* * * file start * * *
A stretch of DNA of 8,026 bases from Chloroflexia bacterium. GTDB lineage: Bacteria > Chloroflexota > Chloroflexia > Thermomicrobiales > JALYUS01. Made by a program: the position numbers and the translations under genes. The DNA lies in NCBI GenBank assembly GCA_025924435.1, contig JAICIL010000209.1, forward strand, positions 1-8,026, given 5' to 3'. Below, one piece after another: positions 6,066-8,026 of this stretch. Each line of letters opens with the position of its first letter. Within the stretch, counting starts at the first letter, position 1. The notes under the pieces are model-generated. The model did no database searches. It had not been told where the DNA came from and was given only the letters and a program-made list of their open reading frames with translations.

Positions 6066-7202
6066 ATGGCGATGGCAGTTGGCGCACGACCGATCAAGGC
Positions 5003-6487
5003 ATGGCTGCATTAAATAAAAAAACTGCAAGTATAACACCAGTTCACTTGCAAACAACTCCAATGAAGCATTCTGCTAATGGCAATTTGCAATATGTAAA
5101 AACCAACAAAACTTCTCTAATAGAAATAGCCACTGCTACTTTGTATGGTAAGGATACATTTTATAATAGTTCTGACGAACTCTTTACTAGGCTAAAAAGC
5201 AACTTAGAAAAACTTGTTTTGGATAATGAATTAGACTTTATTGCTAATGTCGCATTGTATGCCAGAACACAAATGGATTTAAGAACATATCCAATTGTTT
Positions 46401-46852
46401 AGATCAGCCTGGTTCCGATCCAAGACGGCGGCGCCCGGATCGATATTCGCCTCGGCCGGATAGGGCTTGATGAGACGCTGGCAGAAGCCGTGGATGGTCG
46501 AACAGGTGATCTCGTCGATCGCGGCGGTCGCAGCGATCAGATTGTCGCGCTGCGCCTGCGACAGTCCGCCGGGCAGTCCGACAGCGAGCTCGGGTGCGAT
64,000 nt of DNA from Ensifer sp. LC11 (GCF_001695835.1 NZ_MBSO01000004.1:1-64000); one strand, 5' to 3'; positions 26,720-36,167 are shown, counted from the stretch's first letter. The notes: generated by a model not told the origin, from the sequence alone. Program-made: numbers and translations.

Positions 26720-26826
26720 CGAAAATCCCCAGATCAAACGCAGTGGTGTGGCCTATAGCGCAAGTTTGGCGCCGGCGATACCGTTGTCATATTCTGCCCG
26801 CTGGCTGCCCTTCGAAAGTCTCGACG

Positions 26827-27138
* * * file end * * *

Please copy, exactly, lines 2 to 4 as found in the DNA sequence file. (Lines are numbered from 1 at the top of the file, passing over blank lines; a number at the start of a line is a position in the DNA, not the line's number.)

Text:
Positions 6066-7202
6066 ATGGCGATGGCAGTTGGCGCACGACCGATCAAGGC
Positions 5003-6487